So you want to teach in Italy? Congratulazioni! Soon you may be living in one of the most beautiful countries in the world. You might be asking yourself, “How am I supposed to pick one place out of almost 8,000 cities, towns, and villages?” This is a fair question that I am afraid no one can really answer for you. In order to help you narrow it down, I have included 3 things to take into consideration when picking a city in Italy to live in.
Each region, and even town, in Italy is so unique. The food, accents, lifestyles, and attitudes can change from place to place. In this article I have included 3 aspects of Italy that differ throughout the many regions.
Each town has its own typical dishes. While usually it is some variation of meat, cheese, or pasta, there are so many possibilities! The photo above is of a plate I ordered in Orgosolo, Sardegna. Living in Bologna I obviously consume a lot of tortellini and tagliatelle al ragù. If you visit the south, you will most likely be eating a lot of pizza, seafood, and tomato-based pasta dishes like pasta puttanesca. You will certainly eat well in any Italian city, but do a little research about typical dishes in each region to see what piques your interest. However, it’s safe to say if you love pizza, Napoli might be your best bet.
The Accents and Dialects
Italy is known for its diversity among cities and regions. This includes having different accents and dialects even among neighboring towns, especially in smaller villages like the old shepherds’ town above, San Pantaleo. The stereotypical Italian accent most foreigners are used to is most likely the Florentine dialect. If you venture outside of Tuscany, you might find it difficult to understand the other accents. However, it is important to expose yourself to different accents and make an attempt to understand the uniqueness of each region and the people who live there.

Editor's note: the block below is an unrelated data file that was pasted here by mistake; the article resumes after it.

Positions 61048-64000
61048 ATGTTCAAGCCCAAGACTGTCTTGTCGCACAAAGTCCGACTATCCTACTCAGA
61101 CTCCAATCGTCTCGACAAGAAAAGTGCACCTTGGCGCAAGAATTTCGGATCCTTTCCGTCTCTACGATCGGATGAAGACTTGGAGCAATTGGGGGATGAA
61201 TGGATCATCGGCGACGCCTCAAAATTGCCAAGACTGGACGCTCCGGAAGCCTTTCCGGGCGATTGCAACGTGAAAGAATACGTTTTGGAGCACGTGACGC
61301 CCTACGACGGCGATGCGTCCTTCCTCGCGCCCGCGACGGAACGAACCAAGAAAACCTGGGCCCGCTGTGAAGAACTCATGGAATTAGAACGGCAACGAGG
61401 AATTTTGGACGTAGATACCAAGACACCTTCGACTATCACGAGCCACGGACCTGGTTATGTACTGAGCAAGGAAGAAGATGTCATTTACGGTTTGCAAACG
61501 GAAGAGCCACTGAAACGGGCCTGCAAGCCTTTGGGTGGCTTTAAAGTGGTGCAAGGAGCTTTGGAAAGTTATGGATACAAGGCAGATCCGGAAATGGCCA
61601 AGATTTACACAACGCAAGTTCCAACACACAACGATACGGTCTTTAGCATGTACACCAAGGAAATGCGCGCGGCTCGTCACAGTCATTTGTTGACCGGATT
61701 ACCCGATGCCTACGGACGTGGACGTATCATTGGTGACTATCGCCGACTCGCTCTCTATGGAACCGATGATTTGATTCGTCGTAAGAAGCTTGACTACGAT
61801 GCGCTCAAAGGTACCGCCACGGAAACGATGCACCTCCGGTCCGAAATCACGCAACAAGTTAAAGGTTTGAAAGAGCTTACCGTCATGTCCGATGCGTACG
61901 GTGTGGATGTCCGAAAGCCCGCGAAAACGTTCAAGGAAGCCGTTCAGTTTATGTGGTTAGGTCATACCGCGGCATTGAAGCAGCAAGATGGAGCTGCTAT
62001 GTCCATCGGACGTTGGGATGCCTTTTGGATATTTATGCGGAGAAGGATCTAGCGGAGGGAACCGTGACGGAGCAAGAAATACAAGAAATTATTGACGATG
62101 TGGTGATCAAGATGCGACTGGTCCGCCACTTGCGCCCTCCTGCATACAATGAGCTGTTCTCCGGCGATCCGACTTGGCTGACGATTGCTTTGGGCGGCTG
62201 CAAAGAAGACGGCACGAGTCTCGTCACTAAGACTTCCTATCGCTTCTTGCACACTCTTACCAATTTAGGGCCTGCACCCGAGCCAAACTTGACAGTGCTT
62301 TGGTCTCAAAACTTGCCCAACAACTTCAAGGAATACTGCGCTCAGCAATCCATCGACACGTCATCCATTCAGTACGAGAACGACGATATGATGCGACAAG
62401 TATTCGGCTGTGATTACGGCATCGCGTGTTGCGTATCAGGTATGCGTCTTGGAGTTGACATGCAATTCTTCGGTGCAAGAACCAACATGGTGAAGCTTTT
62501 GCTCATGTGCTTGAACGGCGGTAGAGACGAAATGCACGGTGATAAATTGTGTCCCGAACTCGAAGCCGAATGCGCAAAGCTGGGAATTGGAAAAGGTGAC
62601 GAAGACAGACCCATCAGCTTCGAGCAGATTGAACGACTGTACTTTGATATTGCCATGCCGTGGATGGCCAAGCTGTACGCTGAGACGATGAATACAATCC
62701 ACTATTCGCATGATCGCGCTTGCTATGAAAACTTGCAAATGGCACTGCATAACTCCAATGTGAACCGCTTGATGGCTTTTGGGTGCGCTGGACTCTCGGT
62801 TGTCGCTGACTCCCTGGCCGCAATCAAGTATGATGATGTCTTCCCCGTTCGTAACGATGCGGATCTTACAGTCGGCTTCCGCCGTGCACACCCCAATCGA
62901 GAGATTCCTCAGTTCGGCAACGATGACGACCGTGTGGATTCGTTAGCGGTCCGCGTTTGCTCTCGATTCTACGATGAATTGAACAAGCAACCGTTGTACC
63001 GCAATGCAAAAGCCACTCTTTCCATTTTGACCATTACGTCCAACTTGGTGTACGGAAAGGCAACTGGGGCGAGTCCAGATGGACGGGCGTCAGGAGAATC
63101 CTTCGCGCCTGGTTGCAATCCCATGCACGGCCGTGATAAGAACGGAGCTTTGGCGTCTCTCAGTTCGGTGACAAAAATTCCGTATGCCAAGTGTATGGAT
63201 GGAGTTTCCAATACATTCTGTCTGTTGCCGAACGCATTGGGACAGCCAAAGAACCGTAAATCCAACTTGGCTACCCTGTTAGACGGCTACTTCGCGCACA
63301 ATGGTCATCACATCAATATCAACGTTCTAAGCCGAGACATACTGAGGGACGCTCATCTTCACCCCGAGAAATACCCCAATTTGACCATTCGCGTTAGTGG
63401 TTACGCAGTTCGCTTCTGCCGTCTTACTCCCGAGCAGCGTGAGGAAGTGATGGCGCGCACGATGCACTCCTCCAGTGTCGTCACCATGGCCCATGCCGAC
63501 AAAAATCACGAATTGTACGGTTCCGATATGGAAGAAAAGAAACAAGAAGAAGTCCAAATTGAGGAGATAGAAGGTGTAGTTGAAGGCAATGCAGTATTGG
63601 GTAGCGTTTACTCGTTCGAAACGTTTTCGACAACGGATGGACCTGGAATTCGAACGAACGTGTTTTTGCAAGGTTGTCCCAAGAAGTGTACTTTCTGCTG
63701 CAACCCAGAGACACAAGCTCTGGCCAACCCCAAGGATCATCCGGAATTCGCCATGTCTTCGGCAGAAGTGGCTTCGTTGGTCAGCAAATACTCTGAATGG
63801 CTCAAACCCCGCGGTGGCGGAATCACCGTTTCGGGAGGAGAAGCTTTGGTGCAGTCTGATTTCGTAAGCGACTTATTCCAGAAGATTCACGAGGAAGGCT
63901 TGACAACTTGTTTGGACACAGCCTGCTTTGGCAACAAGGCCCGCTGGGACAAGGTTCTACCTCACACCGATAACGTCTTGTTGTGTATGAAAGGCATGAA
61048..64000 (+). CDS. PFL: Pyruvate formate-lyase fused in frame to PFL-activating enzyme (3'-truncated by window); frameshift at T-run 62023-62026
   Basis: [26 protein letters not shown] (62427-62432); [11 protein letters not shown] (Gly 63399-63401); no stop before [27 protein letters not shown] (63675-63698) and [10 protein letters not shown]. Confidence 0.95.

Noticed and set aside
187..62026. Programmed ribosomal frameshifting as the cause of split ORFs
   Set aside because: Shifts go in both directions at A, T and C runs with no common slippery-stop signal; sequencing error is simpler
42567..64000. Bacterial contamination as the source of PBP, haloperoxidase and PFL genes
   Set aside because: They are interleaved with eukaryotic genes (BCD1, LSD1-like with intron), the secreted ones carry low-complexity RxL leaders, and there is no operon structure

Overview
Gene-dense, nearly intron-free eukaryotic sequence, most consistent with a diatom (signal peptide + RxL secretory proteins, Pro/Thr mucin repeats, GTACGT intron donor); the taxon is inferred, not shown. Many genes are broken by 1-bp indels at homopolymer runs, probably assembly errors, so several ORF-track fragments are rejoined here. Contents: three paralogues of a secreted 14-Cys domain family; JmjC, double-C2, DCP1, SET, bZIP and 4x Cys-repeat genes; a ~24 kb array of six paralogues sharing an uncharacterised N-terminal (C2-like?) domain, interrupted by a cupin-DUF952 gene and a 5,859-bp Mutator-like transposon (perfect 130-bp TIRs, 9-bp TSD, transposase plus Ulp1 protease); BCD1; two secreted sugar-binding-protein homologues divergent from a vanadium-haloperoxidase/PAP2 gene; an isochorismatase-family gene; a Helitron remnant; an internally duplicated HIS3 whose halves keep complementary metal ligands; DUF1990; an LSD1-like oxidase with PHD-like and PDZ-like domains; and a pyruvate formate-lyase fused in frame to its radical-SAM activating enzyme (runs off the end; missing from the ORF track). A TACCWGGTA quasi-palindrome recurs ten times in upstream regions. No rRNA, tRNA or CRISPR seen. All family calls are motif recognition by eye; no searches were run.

Culture and Attitudes
I’m sure you have picked up on the theme by now: things change a lot from region to region. Customs and attitudes can also differ drastically between regions. Many of these differences are based on stereotypes, but there may be a grain of truth behind some of them. People from the south of Italy are generally known for being more friendly and outgoing, whereas northern Italians are generally considered to be less outgoing and more business-oriented. Maybe you can blame the sunny beaches, but Italians from the south are known for being more relaxed and less punctual. Again, these are stereotypes so do not take them too literally.
A quick note about teaching English in Italy: if you’re main goal is to teach English while you are abroad, choose a city with a big enough market for English teachers. However, don’t always assume that you’ll have a guaranteed job in Rome or Florence. The markets are bigger, but there is a lot of competition among aspiring English teachers.